Germination of Marrowfat Peas - Irish State Exams

gavindFebruary 17, 2006

I need help. For my Junior Cert. Science exam, I have to carry out some experiments, one of which being:

A Gardener Suggests that the Lenght of Time Taken for Marrowfat Peas to Germinate is Decreased if they are Soaked in Water in Advanced. Carry Out a Quantitative Investigation of this Suggestion.

What I've got is I put groups of peas in a number of labelled test tubes, don't soak one group and soak the rest for different times at different temperatures and then see how long it takes to germinate. I'm afraid this mightn't be enough.

Any suggestions?

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Im not sure that this post will be in time to help gavind out, but maybe it will be useful to the next person starting an experiment. By the way IÂm only a college grad, and just putting in my two cents along with what I remember from school myself. So here goes:

The first thing any serious experimenter/scientist should probably do is to take a moment to review what we called the Scientific Method. This is a list of 5 or so broad steps taken to design & carry out an experiment. I donÂt know if it has other names in other places, but IÂll reference the relevant parts by name as I know them.

The Question--is what gavind outlined in his post--as proposed by some farmers that peas grow better when they have been soaked before planting. This is just a general statement of the topic under investigation or study.

Hypothesis--this is the BIG second step. Going from question to hypothesis is not easy, because a hypothesis has to be SPECIFIC, and questions are often broad. It is basically a restatement of at least a part of the question in a TESTABLE form. It should be DISPROVEABLE, and probably best stated as an If x Then y statement, where x is what you are testing and y is the result you expect. If you can reference what you will MEASURE in your experiment, youÂll have a good idea of what to do when you get to that point.

Experiment--this is the part where you find out how good you are at writing hypotheses. This should follow from the hypothesis without a lot of trouble if you took time writing it well. Usually, you have at least one group of test subjects and one control, but if there is only one VARIABLE or difference between groups, you can have multiple groups and one CONTROL. (Where it gets tricky is if you werenÂt careful in writing your hypothesis, and you wind up with multiple variables without a control that corresponds to each variable. More variables means more controls and more room to mix yourself up royally.) Basically, the simpler an experiment is the more likely it will produce an accurate result. But as far as the size of a control/test group--the more the merrier is the rule, as you just have more data to use to draw conclusions. Oh, and RECORD everything you do/donÂt do, so you have that to help you write your--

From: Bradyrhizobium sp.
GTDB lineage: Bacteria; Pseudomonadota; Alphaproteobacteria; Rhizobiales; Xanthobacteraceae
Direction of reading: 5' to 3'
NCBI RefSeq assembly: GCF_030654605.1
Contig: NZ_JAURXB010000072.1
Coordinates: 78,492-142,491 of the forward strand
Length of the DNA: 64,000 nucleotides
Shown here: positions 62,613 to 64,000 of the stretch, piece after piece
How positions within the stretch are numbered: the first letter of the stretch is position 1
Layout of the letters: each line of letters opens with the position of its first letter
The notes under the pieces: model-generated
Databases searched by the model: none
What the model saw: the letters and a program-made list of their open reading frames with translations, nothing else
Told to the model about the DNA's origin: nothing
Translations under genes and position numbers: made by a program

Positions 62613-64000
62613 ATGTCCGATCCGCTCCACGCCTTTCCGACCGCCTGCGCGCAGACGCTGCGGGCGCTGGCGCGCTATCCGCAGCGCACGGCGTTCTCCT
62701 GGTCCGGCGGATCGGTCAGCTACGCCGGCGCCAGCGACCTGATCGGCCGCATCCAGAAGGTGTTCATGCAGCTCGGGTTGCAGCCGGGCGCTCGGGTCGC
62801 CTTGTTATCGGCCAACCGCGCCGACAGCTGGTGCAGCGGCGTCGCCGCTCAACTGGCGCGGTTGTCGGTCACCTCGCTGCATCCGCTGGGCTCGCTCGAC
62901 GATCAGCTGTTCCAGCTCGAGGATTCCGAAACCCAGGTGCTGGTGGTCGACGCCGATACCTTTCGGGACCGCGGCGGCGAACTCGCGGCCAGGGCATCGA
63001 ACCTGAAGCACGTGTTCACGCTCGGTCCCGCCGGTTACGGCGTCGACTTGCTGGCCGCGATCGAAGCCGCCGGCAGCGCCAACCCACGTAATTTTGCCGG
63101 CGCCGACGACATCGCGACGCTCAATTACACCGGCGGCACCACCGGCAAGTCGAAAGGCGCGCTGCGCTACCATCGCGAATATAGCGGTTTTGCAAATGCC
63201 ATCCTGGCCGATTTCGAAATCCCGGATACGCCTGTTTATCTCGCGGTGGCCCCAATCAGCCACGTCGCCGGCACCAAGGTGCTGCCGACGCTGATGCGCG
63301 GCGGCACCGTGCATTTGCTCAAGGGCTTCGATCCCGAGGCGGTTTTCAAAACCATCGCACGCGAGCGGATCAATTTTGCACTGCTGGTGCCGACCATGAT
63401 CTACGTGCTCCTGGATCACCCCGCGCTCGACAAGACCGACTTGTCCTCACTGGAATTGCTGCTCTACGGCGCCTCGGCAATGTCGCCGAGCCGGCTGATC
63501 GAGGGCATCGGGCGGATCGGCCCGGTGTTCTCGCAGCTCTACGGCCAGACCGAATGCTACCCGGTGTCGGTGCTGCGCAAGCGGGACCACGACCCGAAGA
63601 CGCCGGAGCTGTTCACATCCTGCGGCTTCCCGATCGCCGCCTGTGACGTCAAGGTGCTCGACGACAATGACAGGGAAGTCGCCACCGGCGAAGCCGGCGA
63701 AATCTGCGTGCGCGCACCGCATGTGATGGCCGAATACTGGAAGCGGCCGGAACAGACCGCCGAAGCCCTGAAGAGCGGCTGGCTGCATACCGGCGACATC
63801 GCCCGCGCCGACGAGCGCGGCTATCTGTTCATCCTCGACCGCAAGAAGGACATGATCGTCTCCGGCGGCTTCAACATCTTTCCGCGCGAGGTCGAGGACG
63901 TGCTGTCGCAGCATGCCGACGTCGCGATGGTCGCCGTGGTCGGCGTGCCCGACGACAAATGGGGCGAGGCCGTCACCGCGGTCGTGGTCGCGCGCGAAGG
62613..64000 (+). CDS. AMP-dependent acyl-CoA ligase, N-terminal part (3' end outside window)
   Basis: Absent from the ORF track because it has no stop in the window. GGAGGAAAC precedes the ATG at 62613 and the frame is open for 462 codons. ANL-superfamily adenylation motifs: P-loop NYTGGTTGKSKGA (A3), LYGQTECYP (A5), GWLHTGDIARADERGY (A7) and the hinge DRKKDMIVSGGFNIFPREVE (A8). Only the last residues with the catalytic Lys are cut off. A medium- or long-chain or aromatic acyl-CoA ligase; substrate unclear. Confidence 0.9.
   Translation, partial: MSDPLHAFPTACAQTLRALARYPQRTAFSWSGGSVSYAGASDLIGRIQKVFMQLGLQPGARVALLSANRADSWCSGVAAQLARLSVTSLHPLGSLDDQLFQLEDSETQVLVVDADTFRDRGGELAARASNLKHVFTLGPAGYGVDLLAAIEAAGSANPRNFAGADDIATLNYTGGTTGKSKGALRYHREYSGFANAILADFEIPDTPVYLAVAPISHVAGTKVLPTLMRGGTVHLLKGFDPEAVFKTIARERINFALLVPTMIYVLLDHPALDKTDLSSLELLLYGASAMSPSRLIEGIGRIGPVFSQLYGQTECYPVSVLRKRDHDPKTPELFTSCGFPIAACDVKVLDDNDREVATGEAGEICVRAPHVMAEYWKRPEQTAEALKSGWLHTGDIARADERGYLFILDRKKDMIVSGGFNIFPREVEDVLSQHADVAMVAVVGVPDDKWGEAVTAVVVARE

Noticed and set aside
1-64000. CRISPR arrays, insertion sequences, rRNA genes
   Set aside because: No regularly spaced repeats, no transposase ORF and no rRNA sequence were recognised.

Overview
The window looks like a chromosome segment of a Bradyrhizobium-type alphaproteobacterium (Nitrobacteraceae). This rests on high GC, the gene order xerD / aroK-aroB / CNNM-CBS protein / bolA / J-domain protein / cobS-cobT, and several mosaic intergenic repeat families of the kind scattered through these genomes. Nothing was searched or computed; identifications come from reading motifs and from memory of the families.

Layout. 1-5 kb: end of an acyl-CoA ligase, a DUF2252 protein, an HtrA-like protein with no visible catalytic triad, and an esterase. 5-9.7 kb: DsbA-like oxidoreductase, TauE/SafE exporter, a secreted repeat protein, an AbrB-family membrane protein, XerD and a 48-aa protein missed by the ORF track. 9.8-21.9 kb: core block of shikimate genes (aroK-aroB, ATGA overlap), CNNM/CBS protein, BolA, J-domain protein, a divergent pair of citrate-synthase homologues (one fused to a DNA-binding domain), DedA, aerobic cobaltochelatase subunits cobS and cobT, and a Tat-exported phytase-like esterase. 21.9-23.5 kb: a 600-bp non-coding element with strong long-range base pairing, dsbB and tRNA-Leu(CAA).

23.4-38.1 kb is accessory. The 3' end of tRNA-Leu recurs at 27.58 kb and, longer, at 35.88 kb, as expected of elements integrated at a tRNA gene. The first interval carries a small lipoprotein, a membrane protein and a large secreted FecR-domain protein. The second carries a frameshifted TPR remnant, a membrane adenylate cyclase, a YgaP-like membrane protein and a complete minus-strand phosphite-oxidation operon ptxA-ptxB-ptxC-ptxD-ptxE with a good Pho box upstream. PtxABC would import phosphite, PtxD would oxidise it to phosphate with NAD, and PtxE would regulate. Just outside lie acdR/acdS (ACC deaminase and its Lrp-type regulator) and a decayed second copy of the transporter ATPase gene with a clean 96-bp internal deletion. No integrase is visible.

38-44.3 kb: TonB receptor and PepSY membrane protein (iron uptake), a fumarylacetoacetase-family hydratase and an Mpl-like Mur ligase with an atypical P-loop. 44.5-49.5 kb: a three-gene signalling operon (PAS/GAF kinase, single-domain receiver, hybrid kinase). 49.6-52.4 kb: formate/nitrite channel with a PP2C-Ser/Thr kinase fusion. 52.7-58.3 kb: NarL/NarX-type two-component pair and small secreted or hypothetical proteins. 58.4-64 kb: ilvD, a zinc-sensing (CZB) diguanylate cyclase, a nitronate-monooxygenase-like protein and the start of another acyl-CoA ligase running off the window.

Conclusions/Results--After the experiment is carried out, you will want to collect and explain your results. Again, draw on your hypothesis for ways to organize this and discuss it. It is also, especially in a school experiment, helpful to explain anything which you think went wrong; it shows youÂre learning & thinking about your project. YouÂll probably wind up with a description of your experiment, including your hypothesis, any problems & how that might have changed things, and a summation of what the experiment shows, as well as data tables or charts--just clean up your data & make it pretty. It is perfectly acceptable--even desirable in some cases--to show that a hypothesis is false; or that more needs to be done to draw a firm conclusion.

Well, thatÂs as far as most of us amateurs go with experiments. We rarely try to refine our findings about peas or what have you into scientific theories, which is what the remaining parts of that Scientific Method deals with. Hope this has been helpful/interesting, as it was my first post. Gavind, hope you get a chance to read this & tell us how your experiment went.

    Bookmark   March 28, 2006 at 6:19PM
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